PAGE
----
Don’t Rely On Empathy

Last week, New York Times columnist David Brooks wrote an Op-Ed piece called The Limits of Empathy. He argues that empathy doesn’t really affect how people act. It’s an interesting article. Here’s an excerpt:

“Empathy makes you more aware of other people’s suffering, but it’s not clear it actually motivates you to take moral action or prevents you from taking immoral action… Empathy is a sideshow. If you want to make the world a better place, help people debate, understand, reform, revere and enact their codes...”

My take: Let’s assume that Brooks’ observations are correct. They still do not discount the importance of empathy with customers and within an organization. Even if empathy is not a significant motivator for a person’s actions, it still has an impact on the people who experience someone else’s empathy.

A strong implication of his thesis, which I totally endorse, is that companies can’t rely on empathy from employees to drive their actions. I often say that heroes don’t scale; you can’t rely on employees to do things just out of the goodness of their hearts.

One of my 6 Laws Of Customer Experience is that employees do what is measured, incented, and celebrated. If company’s don’t create an environment that is conducive to providing good customer experience, then even the most empathetic employees will stop delivering great customer experience, or they will just leave the company. People tend to conform to their surroundings.

The bottom line: Empathy alone is not sufficient

About Bruce Temkin, CCXP
I'm an experience (XM) management catalyst; helping organizations improve results by engaging the hearts and minds of their employees, customers, and partners. I enjoy researching and speaking about these topics. I lead the Qualtrics XM Institute, which is the world's best job. We're igniting a global community of XM Professionals who are inspired and empowered to radically improve the human experience. To achieve this goal, my team focuses on thought leadership, training, and community building. My work is driven by a set of fundamental beliefs: 1) Everything starts and ends with human beings, so you need to understand how people think, feel, and behave; 2) XM is a discipline that needs to be woven throughout an organization's entire operating fabric; and 3) Building the XM discipline requires a combination of culture, competency, and technology.

4 Responses to Don’t Rely On Empathy

  1. Joe Talent says:

    AGREE that one shouldn’t rely on empathy alone, however empathy at key touchpoints is essential to customer engagement IMHO. Every customer experience has 2 components – Function and Feeling. Neglect one or the other and the customer will be left underwhelmed.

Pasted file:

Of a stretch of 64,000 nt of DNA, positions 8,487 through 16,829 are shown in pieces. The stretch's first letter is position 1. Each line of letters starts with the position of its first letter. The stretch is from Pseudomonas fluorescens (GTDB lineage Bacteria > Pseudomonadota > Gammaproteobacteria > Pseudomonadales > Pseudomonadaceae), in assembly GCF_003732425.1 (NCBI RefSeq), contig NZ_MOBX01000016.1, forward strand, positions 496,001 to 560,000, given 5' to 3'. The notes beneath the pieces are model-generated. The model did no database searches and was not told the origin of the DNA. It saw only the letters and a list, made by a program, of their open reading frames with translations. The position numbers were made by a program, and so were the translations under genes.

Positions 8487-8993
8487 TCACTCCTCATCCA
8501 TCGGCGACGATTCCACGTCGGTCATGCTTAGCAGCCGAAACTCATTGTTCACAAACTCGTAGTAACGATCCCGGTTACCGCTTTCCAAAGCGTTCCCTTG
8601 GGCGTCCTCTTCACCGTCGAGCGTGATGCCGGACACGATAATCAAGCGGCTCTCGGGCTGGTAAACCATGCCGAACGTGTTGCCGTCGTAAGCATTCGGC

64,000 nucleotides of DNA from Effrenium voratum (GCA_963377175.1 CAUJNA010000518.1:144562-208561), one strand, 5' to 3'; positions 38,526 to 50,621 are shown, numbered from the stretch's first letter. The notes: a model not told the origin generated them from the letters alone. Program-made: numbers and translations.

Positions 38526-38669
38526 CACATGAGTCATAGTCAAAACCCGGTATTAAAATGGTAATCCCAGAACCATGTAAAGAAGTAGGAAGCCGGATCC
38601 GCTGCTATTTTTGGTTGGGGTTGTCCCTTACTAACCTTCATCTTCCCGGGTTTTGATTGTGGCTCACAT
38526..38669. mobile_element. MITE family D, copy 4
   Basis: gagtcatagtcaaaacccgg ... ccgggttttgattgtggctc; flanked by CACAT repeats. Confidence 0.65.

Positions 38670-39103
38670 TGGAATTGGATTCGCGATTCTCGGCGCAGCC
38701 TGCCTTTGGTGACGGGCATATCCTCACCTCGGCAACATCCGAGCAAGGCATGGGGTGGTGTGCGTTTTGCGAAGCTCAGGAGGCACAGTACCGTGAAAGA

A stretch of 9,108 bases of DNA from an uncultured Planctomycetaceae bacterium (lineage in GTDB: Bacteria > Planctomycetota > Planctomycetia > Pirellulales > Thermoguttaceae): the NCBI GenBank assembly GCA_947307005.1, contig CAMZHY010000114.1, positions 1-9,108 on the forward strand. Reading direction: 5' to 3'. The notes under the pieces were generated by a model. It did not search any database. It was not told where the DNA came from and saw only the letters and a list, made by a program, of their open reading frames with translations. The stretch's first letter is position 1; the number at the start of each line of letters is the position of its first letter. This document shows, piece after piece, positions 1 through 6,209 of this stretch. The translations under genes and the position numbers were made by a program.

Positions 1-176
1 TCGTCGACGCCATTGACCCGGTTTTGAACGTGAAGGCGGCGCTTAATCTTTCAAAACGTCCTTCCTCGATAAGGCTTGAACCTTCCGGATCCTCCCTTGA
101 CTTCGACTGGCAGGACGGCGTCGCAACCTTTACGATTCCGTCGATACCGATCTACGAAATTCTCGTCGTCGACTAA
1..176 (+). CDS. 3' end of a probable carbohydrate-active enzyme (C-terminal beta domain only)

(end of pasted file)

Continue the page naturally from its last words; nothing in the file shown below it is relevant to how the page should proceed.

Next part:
Empathy – the human touch – is the connection between 2 persons’ emotions, and is what makes any customer experience rich and sincere. Empathy can still overcome the disengagement that failed functions entail, but not for ever and a day.

    Too many companies DO it must be said depend and expect ‘heroic customer service’ from their front line staff, when that can only achieve so much. So companies do need to think more strategically about combining the Function & Feeling.

  2. Anne Wood says:

    Bruce, I agree that empathy can’t just be generated because agents are told to have it. As you say if the agents are measured on business metrics (often designed to reduce cost and get rid of the customer as quickly as possible) then empathy is in short supply. I wrote a blog post on this last week which says pretty much the same thing as you. Until businesses change their metrics to focus on what the customer wants (listen to sentiment, change your business to give me what I actually want and not what you think I want) then nothing will change.

  3. Bruce Temkin says:

    Joe and Anne: Thanks for sharing your thoughts. I talk about three components to any experience: Functional, Accessible, and Emotional. Empathy can really help a lot in the emotional piece for person-to-person interactions. Empathy is also one of the elements in my CARES model for service recovery (communication, accountability, responsiveness, empathy, solution)

  4. I believe that empathy is hugely important otherwise people feel as though their feelings aren’t important and don’t matter to us. Why wouldn’t we want to let them know that we are feeling for them and that we want them to know we care. Isn’t that what relationships are about?

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